How many players will you need? Technically, you can run a game one-on-one, with just you and one player. However, a two-player game allows them to interact and roleplay; adding more players increases the interaction but also the work required on your part. I like to have either three or four players, which is a good balance between fun and ease.
So now you hopefully have a few possible players and have pitched the story to them. Discuss things with them and find out what sort of characters they would like to play.
Now you face a choice: Will you create characters for your players or let them do it themselves? There are several factors:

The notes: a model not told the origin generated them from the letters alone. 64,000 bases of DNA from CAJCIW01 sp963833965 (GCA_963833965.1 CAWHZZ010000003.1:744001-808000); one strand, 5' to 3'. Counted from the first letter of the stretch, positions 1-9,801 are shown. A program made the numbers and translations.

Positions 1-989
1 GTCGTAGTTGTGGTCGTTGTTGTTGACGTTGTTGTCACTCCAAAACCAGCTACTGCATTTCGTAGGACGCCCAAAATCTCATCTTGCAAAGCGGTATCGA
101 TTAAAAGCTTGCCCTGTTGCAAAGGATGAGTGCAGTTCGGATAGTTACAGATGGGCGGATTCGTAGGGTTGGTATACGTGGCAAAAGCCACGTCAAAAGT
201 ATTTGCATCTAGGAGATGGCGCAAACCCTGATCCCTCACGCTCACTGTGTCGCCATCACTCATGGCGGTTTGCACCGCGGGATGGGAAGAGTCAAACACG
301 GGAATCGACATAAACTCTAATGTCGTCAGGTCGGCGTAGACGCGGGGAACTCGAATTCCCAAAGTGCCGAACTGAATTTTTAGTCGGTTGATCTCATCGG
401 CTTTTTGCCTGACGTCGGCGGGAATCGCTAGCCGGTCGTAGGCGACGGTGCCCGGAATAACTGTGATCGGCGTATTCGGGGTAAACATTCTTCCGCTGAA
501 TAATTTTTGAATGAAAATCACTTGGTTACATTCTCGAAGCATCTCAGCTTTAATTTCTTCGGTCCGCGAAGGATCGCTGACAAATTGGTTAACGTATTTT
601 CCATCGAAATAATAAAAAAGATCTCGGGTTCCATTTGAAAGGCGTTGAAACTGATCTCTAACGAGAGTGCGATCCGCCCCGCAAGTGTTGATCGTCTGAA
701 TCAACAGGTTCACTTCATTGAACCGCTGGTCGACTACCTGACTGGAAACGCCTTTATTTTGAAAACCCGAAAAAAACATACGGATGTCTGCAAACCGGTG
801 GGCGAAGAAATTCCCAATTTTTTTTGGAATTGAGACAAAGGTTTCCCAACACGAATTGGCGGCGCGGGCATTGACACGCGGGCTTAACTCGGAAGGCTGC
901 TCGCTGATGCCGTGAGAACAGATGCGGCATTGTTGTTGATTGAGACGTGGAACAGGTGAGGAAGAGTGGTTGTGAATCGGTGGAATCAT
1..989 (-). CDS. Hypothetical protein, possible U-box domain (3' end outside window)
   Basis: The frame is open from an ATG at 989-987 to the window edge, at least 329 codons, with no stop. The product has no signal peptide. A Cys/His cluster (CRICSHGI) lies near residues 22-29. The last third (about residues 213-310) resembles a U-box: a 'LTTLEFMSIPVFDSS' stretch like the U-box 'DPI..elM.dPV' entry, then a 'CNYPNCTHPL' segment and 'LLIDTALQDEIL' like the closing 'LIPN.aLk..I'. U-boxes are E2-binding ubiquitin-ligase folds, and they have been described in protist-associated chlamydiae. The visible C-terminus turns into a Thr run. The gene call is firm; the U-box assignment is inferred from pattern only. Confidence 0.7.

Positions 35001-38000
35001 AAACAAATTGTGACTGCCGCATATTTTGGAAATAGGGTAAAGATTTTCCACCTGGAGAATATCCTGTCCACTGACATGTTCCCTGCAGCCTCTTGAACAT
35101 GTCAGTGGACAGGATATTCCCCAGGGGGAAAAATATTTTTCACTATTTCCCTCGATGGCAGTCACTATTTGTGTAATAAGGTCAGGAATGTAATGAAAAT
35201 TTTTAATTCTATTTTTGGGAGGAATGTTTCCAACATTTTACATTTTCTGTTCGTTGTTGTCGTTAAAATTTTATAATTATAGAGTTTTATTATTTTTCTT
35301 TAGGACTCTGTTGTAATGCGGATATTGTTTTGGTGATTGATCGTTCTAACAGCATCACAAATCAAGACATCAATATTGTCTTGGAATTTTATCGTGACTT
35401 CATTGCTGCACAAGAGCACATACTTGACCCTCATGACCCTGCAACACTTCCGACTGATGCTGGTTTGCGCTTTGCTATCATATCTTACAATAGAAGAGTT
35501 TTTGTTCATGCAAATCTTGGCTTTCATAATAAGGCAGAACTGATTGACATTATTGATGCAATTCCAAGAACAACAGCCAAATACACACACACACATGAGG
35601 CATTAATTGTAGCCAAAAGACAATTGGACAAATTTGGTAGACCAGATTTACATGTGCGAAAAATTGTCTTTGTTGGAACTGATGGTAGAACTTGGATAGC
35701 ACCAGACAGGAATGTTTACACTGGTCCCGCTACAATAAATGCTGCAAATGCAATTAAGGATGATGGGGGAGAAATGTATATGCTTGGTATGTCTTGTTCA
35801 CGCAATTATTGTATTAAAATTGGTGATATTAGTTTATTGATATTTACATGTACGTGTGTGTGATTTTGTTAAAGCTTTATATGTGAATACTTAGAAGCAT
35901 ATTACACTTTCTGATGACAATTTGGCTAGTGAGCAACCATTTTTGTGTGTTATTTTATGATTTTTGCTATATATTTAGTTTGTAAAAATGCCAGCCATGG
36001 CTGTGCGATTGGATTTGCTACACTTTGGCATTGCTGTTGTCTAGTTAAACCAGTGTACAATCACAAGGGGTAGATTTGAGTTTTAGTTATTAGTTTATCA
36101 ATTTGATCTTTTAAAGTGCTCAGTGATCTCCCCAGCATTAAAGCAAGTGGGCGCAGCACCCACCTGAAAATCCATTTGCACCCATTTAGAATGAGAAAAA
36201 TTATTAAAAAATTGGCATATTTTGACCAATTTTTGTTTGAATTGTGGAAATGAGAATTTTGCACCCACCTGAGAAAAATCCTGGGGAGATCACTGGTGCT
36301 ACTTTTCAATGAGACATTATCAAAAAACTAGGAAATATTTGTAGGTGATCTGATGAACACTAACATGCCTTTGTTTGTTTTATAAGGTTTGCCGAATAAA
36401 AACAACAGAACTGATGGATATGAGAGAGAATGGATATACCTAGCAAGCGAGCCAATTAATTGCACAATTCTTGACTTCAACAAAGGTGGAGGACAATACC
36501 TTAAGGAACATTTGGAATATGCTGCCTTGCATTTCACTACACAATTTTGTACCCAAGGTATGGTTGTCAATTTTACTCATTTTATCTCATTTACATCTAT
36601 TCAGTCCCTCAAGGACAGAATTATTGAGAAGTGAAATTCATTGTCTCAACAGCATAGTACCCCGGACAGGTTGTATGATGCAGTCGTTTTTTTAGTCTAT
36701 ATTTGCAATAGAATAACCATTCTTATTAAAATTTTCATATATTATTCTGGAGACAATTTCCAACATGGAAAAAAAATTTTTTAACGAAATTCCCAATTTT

If you allow the players to write their own characters, you’ll probably want to get together long before or set aside an hour or two before the session. Help those players who are unfamiliar with the rules and walk them through creating a character. Have everyone brainstorm about whether their characters know each other and what they have in common. Try to get them to care about their characters and invest in them.
If you decide to create the PCs yourself, you should still let the players be involved so that their characters feel personal.
Try not to make any one character crucial to the plot, in case the player can’t show up on game night.